The easy impulse today would be to shake our heads in wonderment, yet again, at the antics of the tea-party Senate candidates –
in Alaska, Joe Miller’s goons putting a working journalist in handcuffs; in Nevada, Sharron Angle telling a group of Latino kids, “I don’t know that all of you are Latino, some of you look a little more Asian to me”; in Colorado, Ken Buck still trying to explain why he compared homosexuality to alcoholism – but instead let’s check out the preposterous Democratic TV ad now airing in Kentucky.
I stand by my recent verdict that Florida Democratic congressman Alan Grayson has sponsored the worst TV ad of the election season (worst is a synonym for disgraceful, mendacious, and inaccurate). But Jack Conway, the Democratic senatorial candidate in Kentucky, has arguably locked down second place by performing a two-fer slime job on his tea-party opponent, Rand Paul.
Besides, I never expected to discuss the 2010 midterm elections while actually typing the words “Aqua Buddha.” Who needs the satire in The Onion, when craven reality will suffice?
There are plenty of policy grounds on which to question the creds of Rand Paul, the libertarian who infamously has suggested, among other things, that the 1964 Civil Rights Act was an unfair intrusion on the sovereignty of private business. But Conway apparently senses that he’s going to lose, and that only a desperate lunge for the jugular can potentially turn the tide. How else to explain his decision to dredge up some of the juvenile stuff that Paul did in college…30 years ago?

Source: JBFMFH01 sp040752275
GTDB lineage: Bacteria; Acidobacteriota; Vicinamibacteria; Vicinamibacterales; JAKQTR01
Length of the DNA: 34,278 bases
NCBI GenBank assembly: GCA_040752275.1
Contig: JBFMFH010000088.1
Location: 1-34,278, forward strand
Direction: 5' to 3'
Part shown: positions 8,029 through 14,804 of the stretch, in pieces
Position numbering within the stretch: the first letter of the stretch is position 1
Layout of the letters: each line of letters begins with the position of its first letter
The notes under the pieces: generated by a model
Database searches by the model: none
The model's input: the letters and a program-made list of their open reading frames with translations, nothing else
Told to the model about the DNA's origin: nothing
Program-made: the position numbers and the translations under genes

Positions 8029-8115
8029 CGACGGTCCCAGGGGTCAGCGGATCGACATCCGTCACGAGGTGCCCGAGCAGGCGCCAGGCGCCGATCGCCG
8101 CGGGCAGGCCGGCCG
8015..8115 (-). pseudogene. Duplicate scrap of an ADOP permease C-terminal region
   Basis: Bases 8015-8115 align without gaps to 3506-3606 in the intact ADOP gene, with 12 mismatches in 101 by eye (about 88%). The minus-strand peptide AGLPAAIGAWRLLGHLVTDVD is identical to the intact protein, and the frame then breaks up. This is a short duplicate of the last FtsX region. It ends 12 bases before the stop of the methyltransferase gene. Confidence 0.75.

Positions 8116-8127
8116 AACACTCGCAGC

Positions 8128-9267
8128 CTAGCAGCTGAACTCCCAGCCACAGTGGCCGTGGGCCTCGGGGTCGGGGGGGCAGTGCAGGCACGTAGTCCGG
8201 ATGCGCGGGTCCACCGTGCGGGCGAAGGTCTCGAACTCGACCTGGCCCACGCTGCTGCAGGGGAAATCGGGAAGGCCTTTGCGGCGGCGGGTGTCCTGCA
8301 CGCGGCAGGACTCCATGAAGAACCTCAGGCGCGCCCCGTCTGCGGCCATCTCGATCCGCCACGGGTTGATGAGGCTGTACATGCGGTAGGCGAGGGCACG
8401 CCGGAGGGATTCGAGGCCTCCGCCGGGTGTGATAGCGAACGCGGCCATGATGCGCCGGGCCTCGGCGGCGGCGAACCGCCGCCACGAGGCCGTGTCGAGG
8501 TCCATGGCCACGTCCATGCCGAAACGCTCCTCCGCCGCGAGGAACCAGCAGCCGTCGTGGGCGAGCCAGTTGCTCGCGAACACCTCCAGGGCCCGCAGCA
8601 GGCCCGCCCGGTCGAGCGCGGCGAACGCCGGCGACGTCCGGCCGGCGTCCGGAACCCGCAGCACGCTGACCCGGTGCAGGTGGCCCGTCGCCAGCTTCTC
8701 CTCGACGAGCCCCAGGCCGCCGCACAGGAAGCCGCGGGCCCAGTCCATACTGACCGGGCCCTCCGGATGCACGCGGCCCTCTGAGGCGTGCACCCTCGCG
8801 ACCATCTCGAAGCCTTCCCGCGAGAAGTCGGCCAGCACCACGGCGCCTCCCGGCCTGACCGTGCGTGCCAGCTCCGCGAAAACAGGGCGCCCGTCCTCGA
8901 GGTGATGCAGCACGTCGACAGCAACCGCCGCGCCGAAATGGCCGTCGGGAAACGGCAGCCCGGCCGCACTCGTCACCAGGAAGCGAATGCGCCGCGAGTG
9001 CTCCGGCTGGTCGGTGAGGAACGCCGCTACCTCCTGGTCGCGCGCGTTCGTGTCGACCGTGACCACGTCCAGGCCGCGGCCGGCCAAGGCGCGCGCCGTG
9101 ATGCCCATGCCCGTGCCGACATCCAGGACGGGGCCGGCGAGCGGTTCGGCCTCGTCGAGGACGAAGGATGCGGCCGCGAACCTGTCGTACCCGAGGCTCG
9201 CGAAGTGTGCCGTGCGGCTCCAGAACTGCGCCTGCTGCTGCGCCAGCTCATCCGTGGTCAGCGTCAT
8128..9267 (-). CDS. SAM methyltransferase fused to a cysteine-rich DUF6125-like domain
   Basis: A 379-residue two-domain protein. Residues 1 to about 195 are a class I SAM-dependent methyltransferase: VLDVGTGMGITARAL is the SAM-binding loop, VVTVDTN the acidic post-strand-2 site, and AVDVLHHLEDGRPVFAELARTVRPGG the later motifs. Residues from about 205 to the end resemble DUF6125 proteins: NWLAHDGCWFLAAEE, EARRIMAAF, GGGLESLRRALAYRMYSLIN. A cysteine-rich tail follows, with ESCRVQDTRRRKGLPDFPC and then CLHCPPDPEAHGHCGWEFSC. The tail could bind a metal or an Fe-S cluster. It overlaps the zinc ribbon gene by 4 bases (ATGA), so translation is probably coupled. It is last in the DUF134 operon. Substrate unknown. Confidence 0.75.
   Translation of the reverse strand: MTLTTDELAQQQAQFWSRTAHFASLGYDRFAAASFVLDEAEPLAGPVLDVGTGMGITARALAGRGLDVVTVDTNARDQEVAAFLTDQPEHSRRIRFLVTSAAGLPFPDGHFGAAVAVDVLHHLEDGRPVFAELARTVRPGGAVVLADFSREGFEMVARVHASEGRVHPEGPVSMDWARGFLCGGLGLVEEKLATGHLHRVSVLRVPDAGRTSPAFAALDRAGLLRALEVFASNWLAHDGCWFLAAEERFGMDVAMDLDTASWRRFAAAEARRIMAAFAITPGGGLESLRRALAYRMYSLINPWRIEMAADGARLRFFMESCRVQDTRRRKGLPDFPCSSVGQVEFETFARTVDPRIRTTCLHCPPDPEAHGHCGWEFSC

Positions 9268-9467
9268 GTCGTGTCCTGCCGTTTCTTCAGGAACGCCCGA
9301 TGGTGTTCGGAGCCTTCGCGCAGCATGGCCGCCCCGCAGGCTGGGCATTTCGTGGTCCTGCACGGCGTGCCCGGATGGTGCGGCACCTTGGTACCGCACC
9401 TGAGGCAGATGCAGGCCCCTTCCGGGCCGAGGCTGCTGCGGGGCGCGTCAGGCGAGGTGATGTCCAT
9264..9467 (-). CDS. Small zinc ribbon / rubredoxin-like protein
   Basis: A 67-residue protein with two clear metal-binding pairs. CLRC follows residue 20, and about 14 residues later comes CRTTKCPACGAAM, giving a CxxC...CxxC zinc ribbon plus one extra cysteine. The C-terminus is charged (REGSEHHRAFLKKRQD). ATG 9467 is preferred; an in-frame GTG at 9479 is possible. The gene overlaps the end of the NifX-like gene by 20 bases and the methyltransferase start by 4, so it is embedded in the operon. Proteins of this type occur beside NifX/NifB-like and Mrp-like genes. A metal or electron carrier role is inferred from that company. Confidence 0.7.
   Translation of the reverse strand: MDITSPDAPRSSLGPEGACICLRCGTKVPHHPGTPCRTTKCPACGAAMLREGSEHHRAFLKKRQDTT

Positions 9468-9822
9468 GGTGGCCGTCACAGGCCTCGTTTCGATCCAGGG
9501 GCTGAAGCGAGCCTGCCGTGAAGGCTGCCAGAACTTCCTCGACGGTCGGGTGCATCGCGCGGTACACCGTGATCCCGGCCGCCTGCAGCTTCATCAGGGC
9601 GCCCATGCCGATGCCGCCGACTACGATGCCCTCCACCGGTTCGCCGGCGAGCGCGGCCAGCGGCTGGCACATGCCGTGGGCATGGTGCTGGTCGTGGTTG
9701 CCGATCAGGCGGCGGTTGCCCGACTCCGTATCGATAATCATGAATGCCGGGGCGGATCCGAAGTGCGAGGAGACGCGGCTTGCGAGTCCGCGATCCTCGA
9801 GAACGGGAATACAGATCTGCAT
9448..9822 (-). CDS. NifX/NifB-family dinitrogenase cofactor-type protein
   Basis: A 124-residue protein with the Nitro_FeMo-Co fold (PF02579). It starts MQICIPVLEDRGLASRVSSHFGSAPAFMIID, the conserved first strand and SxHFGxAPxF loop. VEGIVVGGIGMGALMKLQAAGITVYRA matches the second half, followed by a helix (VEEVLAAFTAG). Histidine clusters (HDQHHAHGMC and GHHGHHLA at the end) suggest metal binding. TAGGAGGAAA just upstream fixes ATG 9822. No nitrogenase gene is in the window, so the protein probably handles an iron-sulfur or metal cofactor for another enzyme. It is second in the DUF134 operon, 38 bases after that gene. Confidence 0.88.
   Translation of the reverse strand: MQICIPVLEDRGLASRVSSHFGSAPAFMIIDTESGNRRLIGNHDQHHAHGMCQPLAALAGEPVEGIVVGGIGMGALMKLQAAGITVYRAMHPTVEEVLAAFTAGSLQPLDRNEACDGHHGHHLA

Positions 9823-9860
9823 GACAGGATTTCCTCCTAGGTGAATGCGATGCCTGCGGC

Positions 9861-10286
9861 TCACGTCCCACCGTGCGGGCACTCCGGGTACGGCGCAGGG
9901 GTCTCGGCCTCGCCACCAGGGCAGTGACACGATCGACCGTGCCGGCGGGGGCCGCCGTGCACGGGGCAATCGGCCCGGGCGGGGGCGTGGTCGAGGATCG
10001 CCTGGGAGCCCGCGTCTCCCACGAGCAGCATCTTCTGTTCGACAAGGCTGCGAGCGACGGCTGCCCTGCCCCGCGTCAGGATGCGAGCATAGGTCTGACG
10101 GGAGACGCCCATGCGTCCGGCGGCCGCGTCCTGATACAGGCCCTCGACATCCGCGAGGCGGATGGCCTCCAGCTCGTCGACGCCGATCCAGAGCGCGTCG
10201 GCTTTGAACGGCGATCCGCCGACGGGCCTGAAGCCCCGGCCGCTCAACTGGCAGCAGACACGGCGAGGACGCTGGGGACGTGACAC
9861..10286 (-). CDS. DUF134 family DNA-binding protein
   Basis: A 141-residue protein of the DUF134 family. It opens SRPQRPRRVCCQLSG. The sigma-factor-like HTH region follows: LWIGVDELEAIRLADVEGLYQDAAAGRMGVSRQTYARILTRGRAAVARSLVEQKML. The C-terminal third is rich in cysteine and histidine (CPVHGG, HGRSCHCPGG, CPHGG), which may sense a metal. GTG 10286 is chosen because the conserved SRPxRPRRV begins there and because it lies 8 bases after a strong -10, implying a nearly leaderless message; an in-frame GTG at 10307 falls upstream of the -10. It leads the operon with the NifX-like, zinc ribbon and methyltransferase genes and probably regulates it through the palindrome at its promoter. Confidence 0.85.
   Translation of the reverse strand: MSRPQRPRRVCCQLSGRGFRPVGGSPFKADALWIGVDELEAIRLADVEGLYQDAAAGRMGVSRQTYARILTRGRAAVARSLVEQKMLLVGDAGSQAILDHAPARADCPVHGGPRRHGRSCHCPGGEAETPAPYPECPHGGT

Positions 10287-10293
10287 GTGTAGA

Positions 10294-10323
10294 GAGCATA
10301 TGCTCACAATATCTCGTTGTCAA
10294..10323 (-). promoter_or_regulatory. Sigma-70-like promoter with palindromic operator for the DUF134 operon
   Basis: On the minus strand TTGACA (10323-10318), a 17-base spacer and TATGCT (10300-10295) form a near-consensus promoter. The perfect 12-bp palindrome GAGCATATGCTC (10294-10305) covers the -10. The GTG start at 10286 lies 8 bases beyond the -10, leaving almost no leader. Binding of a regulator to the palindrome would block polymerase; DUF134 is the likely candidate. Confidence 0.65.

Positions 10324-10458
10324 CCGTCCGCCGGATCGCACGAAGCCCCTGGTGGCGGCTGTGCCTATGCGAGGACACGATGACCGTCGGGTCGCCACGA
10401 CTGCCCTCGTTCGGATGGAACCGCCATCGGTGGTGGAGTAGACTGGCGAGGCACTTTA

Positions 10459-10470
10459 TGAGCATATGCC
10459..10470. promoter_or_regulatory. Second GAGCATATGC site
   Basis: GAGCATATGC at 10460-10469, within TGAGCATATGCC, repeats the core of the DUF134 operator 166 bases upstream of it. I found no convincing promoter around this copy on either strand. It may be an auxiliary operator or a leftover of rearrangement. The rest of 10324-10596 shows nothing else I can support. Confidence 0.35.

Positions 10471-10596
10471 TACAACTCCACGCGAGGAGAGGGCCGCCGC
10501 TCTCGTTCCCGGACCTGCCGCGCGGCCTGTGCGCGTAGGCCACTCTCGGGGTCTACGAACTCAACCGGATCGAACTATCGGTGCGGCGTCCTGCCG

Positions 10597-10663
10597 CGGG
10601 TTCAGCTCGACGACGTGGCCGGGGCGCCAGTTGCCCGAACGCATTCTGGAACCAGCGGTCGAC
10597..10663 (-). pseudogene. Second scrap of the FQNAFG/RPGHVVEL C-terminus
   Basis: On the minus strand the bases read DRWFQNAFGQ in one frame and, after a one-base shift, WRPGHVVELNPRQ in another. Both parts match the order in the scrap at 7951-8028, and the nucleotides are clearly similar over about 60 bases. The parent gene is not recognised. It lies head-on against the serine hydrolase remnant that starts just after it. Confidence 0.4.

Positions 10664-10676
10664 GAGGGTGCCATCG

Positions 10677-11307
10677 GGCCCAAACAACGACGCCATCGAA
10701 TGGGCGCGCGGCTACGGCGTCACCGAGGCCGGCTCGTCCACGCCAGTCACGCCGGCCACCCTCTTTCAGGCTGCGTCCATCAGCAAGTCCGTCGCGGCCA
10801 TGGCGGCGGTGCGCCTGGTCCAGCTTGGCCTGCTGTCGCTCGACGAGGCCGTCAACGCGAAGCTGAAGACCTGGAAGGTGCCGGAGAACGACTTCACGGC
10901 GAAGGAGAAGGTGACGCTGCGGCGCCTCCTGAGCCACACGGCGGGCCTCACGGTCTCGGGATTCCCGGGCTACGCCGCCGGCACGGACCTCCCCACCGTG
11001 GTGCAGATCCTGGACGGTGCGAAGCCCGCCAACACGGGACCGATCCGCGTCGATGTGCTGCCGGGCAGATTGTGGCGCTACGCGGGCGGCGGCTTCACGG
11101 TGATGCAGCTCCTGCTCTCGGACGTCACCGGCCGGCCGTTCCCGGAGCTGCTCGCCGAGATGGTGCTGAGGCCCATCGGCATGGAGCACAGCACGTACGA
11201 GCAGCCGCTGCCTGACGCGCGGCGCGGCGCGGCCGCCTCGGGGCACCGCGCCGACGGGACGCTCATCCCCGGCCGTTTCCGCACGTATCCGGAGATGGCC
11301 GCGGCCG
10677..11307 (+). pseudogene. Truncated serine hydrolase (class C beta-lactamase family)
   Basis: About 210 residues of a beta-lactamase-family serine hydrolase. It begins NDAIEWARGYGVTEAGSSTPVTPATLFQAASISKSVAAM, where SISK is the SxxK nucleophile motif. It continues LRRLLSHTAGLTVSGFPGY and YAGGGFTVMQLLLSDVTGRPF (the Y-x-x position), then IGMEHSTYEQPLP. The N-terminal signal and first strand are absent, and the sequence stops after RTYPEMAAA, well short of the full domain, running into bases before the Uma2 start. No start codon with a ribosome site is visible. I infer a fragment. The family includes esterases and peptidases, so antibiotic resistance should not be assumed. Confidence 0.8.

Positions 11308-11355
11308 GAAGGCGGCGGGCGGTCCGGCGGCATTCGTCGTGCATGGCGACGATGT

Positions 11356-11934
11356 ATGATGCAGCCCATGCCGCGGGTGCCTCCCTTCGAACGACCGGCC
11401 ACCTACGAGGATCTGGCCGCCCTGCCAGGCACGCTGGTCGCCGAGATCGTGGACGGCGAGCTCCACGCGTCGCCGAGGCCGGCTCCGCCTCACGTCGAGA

From the Conway ad, which debuted this past weekend: “Why was Rand Paul a member of a secret society that called the Bible a ‘hoax?’ That was banned for mocking Christianity and Christ? Why did Rand Paul once tie a woman up, tell her to bow down before a false idol, and say his God was ‘Aqua Buddha?'”
The ad refers to Paul’s youthful membership in an iconoclastic group, the so-called NoZe Brotherhood, that took a strong (and often satirical) stand against religion. The ad also refers to an alleged incident (reported last August in GQ magazine, based on an anonymous source), in which Paul and a college classmate tied up and blindfolded a woman, and tried to get her to smoke marijuana before commanding her to kneel down and worship Aqua Buddha.
You can’t make this stuff up. Quite the contrary, everything in the preceding paragraph may well be true.
But so what?
As many of you probably know from personal experience, people do all kinds of nutty things in college. People experiment with drugs, puke at parties, embrace political views that later strike them as repugnant, and frequently thumb their noses at all manner of authority (the school, the government, the church, whatever you got). And that latter impulse was what the NoZe Brotherhood was all about.